"Your work is only as good as your concentra...Hey look--A cloud shaped like Snoopy!"
"'Want a pop?' she said. Alice shook her head. 'Sure?' the woman said. 'It's mostly fruit juices.'
I want...a scar, Alice thought. A scar that would send shivers up peoples' spines but would not elicit pity. She didn't want that kind of scar" (Willaims 7)
Welcome to stream-of-consciousness. My opinion on this type of narration has always been an emphatic "meh". I've read pieces of stream-of-consciousness I enjoy, pieces that I despise, and never really managed to get a grounded yay or nay for the technique. Joy Williams dives unapologetically forward, committing completely to this style. At first, I was tentative to join her; sometimes stream-of-consciousness is confusing and tedious. However, the quoted section above marks the moment I agreed whole-heartedly to go along for the ride.
Instead of viewing stream-of-consciousness as an alternative to more logical narration, I now see it as ultra-logical. Williams'details and sudden veers "off subject" are more true-to-life than writing that portrays each character's thoughts and dialogue as being purely topical. Those among us who are easily distracted (and even those among us who aren't overly so) will vouch for the fact that there are times someone may offer you a soda, and your first thought will not be concerning the soda's flavor or your thirst, but, hey, it'd be really great if you knew how to juggle. Now, the leap you made may seem completely random if spoken aloud, and maybe it makes sense in your mind (well, you wanted three sodas, but only have two hands, and it would just be pretty impressive if you could ask for three and then start to juggle the cans...) or maybe not, but the fact is, our minds are all over the place. I think the descriptions of each character are so skilled and in-depth because we're reading thoughts that, even in other forms of literature, we would not be privy to. This is human analysis on a different level, managing to be spontaneous without being random.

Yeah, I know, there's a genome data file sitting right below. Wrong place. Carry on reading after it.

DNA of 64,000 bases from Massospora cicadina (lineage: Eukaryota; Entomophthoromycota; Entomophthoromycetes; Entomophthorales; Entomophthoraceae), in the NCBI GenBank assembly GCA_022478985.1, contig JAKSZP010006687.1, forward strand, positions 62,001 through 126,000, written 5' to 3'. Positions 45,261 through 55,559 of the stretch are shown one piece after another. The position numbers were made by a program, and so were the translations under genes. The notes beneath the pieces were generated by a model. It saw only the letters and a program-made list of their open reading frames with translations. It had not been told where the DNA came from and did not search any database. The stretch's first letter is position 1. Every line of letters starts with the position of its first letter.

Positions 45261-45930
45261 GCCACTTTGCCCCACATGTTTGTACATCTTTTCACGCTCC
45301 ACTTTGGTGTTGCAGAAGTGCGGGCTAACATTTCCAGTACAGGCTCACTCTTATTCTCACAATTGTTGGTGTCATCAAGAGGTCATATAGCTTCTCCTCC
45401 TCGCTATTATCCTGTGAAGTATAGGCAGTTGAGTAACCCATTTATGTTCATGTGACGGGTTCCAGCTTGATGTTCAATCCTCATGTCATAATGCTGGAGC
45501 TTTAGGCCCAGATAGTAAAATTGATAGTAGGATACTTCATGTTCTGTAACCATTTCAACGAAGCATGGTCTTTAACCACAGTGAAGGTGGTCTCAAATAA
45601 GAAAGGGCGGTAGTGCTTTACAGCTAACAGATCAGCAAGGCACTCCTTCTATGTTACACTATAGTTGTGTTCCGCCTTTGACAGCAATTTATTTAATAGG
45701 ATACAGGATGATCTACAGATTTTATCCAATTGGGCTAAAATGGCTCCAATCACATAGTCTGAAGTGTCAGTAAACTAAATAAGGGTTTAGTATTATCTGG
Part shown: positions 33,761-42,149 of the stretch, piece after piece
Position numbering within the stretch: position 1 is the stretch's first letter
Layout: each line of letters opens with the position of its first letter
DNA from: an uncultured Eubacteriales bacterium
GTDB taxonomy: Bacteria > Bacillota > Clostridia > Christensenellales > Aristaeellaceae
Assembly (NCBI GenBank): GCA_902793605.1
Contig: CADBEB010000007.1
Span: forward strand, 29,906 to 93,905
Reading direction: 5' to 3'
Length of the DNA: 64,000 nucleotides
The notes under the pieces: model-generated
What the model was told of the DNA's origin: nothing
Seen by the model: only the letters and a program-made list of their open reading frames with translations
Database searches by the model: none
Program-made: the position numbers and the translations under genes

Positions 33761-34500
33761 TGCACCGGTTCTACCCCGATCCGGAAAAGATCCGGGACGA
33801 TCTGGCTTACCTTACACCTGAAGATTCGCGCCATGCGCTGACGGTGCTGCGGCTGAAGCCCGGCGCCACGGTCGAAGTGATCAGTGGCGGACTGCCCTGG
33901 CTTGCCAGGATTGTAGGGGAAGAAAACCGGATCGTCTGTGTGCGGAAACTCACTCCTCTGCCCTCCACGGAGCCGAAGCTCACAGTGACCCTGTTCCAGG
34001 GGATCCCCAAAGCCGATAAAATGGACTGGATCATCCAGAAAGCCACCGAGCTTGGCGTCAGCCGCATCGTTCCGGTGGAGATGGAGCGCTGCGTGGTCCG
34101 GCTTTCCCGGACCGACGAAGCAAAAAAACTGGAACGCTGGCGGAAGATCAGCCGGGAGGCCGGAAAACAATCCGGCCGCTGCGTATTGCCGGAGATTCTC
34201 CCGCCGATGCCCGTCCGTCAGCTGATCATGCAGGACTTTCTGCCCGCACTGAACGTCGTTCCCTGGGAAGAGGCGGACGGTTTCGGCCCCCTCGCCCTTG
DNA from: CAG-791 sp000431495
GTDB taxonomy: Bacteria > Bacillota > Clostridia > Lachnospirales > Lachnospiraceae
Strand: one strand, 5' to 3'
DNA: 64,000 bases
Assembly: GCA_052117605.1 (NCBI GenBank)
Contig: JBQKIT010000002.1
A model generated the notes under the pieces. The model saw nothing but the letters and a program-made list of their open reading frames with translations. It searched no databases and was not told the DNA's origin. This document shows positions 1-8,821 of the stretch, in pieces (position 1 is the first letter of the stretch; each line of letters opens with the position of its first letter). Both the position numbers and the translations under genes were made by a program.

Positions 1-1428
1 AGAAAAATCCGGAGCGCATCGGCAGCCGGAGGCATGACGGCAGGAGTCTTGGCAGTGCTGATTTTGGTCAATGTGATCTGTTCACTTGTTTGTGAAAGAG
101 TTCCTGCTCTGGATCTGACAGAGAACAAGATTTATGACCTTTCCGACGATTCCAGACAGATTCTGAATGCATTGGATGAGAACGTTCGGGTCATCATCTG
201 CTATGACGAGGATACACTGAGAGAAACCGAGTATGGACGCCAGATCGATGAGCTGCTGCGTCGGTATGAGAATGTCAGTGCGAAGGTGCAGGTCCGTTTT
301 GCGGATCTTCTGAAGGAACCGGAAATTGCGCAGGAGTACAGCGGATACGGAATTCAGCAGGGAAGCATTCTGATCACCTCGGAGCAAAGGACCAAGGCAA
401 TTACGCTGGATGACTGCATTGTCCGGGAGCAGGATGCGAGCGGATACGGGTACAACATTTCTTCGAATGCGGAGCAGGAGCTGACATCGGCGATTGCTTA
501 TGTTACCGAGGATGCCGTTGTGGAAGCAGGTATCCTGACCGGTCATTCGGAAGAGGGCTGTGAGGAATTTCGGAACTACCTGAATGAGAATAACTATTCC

See what other people have to say about the first third of The Quick and the Dead